As we heard at an earlier time, scandal had arisen in Liberty Hill thanks to a home sale that was on a flood plane but not disclosed appropriately at the time of sale. Thanks to the work of a local realtor in the area, Sarah Williams was able to contact professional lawyers and bring justice to the table.
The poor woman who bought the home was 97 years old, and had been duped by a relative to purchase the property as an investment for her grandson. When Sarah heard about this she immediately contacted the law offices of Louise Montoya who then contacted a federal judge to prosecute the other party.
Nothing about this seemed peculiar to the old lady once the police apprehended her son in law. “He was always this type of person, and I’m not very surprised that all he wanted to do was help himself to more of my money…” This went on for a very long time and explains a lot about the relationship between these people.
The home still resides on ranch land in Liberty Hill, and has a huge ability to be reworked for massive profits. The only issue of course being that there is a legal battle going on over the 102 acre estate. If anyone is interested they can contact Sarah Williams at her phone number listed on her website. A great resource is also her real estate transaction coordinator checklist which aggregates legal to do information into an easy to use home buying asset.
When you’re paying back debts, a little strategy can make a difference of hundreds or even thousands of dollars. The best strategy is simple, but effective.
List Your Debts.
Write down a list of every debt you have, how much it is, and what the interest rate is. You might have trouble finding this information, but its worth getting it all together in one place and write it down. You cant manage your situation strategically if you don’t even know it, can you?
Remember to include your credit cards (with the different rates and balances for purchases and cash advances), other cards, loans, mortgages, and even money you’ve borrowed from friends and family. Every bit of debt counts, and you’re trying to get it down to absolute zero.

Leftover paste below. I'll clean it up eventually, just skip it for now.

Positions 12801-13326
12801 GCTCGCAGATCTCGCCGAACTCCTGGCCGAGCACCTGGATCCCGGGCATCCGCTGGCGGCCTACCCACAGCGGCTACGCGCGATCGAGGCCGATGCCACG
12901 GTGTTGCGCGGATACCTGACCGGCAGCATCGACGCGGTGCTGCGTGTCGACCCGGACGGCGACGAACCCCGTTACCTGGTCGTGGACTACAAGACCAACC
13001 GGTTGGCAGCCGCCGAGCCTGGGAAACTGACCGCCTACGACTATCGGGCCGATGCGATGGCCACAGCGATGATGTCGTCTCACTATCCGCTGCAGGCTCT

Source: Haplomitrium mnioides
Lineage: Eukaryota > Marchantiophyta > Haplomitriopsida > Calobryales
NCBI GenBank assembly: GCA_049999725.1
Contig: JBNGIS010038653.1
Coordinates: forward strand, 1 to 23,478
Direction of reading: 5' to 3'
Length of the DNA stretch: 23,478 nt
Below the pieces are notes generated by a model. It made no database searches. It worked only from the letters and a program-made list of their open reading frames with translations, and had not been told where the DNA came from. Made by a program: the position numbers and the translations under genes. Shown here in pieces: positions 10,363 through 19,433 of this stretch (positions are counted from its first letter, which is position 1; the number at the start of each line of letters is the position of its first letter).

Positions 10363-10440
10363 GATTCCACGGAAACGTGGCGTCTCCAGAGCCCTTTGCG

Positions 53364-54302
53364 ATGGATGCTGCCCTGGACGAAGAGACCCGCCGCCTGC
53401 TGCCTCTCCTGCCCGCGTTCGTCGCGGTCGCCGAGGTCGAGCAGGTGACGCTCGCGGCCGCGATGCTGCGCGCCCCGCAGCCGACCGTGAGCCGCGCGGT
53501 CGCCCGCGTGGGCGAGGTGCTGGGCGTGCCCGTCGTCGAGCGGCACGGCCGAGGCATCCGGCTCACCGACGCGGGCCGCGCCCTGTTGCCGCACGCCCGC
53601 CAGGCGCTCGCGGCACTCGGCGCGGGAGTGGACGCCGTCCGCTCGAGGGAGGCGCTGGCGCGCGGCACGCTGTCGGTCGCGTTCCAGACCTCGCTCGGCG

Bad Debts and Good Debts.
Go through your debts and mark them good or bad. You might think this is odd, but some kinds of debt are nowhere near as bad as others. A mortgage, for example, is an investment in a house, paid over a fixed term there’s no real risk of paying a ridiculous amount of interest or never getting it paid off, like you could with a credit card.
Good debts: mortgages, student loans, car loans.
Bad debts: credit cards, store cards.
As a rule, good debts are for a fixed amount of time and allow you to buy something valuable that you cannot afford, while bad debts are revolving and are just used instead of cash.
Now, arrange your debts in order of interest rate, with the highest interest rate at the top. The chances are that the debt at the top will be a store card or credit card, which could have a really huge interest rate. Try to transfer as much money as you can from the high-interest cards down the list to the lower-interest ones.
Once you’ve done that, focus all your energy on repaying the new top debt. Pay the minimum on everything else, and throw as much money as you can find at the problem. If you have any non-essential monthly commitments, consider cancelling them for a while, and putting that money towards your payments. Stop saving, just for a while. Try keeping track of where your money goes, just for a month you might find that you’re spending loads on something you don’t even want or need.
Do your best to give up any expensive habits you might have. You’ll be shocked how fast your debts can go down if you put the money youd usually spent on smoking, drinking or gambling towards them! I’m not trying to spoil your fun here. You’re just making some small sacrifices for a while, and your life will be so much better for it in the long run.
You have to be aggressive against that top debt, and determined to defeat it. This is a war, you’re on the attack, and you want to win against your debt. Don’t you?
Divorce affects children of all ages differently. As a parent, you should be aware of this fact so that your child can cope with the new family condition. If you have teens, then it is often difficult to handle the situation.
As teens grow, the sense of being independent grows in them. But, they still need you. Most parents have this misconception that older children like the teens don’t need you as much as the younger ones. But this is not true. They will be hurt if the parents separate. Here are some ways to support your teens emotionally after a divorce.
Don’t say bad things about your ex-partner in front of your child. You should control even your nonverbal cues because your teen can understand it. So, don’t roll eyes or slam doors whenever something related to your ex comes up.
You should always maintain a calm and positive attitude in front of your child. You should work hard to set the tone of your home positive no matter how emotionally disturbed you are.
You should anticipate any signs of stress on your child. If you notice any indication of depression or talk of suicide, you should deal with it seriously. Notice any changes in their eating or sleeping habits. This is a very crucial time for your child. There are scopes of wrong-doing in this vulnerable situation. So, you should be careful.
Encourage your child to talk. Answer their questions honestly and wisely. You should make time for your teen and behave like a friend.
When a new person enters the house, your teen might become possessive of you. You should assure them that they are the most important people to you.
These tips are extremely helpful and will help your teen to cope up with divorce. Teens normally feel embarrassed by divorce. It is your responsibility to make them feel positive about the whole situation and continue leading a normal life.